Protecting Older Adults from Contact Tracing Scams
As COVID-19 remains a threat in the commonwealth, the Department of Aging is joining the Department of Health to warn everyone, especially older adults, about contact tracing scams. Contact tracing is the process of identifying people who came into contact with someone who has tested positive for COVID-19 so that they can quarantine and monitor for symptoms. Scammers are attempting to take advantage of how this process works by pretending to be contact tracers and trying to get personal information out of victims through phone calls or electronic messages.
A contact tracer may ask:
- For verification of someone’s date of birth, address, and any other phone numbers they may have; and
- If someone has already tested positive for COVID-19, they may also ask for the date and location of where that person was tested.
A contact tracer will never ask for:
- Social Security Numbers, financial or bank account information, or personal details unrelated to a person’s potential exposure to someone with COVID-19;
- Personal information through SMS/text message or send someone to any website link asking for personal information;
- Photographs or videos of any kind;
- Passwords; or
- Money or payment.
A contact tracer will never share a person’s information with any local, state or federal law enforcement agency. For more information about the contact tracing process, visit the Department of Health’s website.
- Pennsylvania Department of Banking and Securities
Cyber Actor Spoofing COVID-19 Loan Relief Webpage via Phishing Emails
The Cybersecurity and Infrastructure Security Agency issued an alert today regarding an unknown malicious cyber actor targeting small business owners through phishing emails containing links that redirect victims to a spoofed Small Business Administration COVID-19 relief webpage used to steal credentials.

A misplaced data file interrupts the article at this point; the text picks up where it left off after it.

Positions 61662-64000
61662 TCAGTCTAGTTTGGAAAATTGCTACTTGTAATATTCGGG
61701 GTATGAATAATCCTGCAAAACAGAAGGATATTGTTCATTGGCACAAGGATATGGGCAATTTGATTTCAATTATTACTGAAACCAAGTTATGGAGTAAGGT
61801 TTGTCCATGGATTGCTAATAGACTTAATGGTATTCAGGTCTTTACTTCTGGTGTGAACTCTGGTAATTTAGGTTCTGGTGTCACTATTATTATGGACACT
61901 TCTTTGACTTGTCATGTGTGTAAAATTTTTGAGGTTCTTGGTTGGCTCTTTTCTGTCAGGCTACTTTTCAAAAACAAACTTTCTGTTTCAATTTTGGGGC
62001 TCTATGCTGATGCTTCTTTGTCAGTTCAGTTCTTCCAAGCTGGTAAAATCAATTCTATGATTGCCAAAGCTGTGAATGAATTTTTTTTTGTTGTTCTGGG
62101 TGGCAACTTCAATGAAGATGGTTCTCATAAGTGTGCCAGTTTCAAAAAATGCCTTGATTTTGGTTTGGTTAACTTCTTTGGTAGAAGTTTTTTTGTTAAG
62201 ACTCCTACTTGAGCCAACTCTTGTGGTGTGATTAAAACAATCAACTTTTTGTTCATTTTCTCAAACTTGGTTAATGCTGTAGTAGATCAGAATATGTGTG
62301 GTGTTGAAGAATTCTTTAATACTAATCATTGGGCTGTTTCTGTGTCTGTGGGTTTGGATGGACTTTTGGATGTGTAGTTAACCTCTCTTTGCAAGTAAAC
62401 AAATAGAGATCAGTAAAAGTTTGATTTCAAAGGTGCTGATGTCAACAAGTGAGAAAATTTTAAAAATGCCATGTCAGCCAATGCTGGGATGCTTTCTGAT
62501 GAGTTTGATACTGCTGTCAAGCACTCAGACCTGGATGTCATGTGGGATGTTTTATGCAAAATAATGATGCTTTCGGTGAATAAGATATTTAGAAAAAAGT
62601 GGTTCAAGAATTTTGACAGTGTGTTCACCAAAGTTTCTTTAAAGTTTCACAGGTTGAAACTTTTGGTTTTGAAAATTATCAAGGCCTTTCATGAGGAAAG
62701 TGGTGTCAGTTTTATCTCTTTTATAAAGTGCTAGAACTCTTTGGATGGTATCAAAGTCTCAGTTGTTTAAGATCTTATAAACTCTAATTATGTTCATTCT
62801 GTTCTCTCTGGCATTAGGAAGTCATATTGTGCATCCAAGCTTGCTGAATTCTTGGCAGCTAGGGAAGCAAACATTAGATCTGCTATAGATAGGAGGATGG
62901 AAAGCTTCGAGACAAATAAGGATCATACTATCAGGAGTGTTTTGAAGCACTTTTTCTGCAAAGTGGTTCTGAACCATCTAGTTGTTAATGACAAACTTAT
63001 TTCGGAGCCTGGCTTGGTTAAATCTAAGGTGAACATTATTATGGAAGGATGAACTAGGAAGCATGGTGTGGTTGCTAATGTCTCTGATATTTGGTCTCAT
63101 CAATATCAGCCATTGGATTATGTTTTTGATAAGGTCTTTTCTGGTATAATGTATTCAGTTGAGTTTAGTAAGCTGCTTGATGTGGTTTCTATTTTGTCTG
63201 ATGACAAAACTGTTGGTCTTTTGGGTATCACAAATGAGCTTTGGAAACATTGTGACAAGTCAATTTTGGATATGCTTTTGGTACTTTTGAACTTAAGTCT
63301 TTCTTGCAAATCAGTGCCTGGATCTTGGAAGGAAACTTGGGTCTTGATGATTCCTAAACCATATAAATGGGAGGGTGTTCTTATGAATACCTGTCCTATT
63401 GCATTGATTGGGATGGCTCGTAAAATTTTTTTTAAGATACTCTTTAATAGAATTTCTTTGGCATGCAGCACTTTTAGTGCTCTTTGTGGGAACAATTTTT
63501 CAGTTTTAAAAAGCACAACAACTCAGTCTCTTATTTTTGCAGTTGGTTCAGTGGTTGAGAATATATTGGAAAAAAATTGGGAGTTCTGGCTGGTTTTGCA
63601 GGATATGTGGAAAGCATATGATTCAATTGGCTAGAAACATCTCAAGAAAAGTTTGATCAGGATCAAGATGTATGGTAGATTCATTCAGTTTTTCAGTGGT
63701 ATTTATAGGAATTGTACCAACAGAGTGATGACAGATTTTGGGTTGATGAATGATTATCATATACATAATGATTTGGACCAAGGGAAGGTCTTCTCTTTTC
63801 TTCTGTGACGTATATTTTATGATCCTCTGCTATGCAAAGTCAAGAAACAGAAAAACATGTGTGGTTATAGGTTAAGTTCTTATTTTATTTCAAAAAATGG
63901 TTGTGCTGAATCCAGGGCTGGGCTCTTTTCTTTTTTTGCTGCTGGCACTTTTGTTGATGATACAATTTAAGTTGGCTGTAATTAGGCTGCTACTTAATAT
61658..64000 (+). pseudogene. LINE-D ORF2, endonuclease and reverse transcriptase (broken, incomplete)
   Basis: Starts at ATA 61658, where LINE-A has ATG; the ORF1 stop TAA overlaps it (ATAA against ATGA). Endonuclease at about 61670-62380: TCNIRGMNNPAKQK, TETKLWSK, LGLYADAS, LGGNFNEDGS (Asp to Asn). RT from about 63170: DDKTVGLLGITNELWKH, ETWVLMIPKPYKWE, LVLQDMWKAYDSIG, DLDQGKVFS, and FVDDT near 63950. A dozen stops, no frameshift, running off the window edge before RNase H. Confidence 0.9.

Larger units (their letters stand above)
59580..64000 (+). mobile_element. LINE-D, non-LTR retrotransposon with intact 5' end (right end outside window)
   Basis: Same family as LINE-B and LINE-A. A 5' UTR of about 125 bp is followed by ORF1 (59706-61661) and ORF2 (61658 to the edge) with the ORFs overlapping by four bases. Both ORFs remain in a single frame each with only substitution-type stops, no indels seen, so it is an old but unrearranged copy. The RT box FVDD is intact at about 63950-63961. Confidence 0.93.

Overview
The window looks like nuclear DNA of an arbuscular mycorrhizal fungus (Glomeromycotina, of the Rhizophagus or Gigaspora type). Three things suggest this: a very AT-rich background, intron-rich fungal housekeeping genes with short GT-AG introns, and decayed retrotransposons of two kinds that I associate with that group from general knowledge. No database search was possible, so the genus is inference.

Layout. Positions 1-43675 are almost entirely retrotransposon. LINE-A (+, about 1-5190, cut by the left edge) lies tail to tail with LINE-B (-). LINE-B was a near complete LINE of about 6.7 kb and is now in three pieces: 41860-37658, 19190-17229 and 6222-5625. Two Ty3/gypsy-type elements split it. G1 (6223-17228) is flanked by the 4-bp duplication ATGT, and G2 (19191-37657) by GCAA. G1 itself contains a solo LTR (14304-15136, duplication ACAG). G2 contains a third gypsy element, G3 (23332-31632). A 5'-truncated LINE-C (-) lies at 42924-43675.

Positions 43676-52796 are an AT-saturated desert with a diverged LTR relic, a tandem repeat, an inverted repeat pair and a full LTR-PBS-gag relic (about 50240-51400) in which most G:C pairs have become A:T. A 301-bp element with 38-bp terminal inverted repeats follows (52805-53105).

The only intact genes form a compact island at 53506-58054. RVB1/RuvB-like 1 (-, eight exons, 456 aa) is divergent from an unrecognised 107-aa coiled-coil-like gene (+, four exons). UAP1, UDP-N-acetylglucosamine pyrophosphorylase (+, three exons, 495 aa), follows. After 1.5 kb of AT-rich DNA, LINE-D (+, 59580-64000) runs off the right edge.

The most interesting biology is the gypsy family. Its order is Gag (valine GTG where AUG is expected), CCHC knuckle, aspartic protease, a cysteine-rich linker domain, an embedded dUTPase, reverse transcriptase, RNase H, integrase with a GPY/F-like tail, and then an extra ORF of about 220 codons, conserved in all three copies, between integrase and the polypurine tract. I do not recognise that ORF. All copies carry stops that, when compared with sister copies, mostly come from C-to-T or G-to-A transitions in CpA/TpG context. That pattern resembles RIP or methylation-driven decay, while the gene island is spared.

The phishing email contains:
- A subject line, SBA Application – Review and Proceed
- A sender, marked as [email protected][.]gov
- Text in the email body urging the recipient to click on a hyperlink to address:
If you see one of these emails, delete it.
SBA Programs - Scams and Fraud Alerts
Beware of Scams and Fraud Schemes
The Office of Inspector General recognizes that we are facing unprecedented times and is alerting the public about potential fraud schemes related to economic stimulus programs offered by the U.S. Small Business Administration in response to the Novel Coronavirus Pandemic (COVID-19). The Coronavirus Aid, Relief, and Economic Security Act (CARES Act), the largest financial assistance bill to date, includes provisions to help small businesses. Fraudsters have already begun targeting small business owners during these economically difficult times. Be on the lookout for grant fraud, loan fraud, and phishing.
Grants: SBA does not initiate contact on either 7a or Disaster loans or grants. If you are proactively contacted by someone claiming to be from the SBA, suspect fraud.
Loans: If you are contacted by someone promising to get the approval of an SBA loan, but requires any payment upfront or offers a high-interest bridge loan in the interim, suspect fraud.
Phishing: If you are in the process of applying for an SBA loan and receive email correspondence asking for PII, ensure that the referenced application number is consistent with the actual application number. Look out for phishing attacks/scams utilizing the SBA logo. These may be attempts to obtain your personally identifiable information (PII), to obtain personal banking access, or to install ransomware/malware on your computer.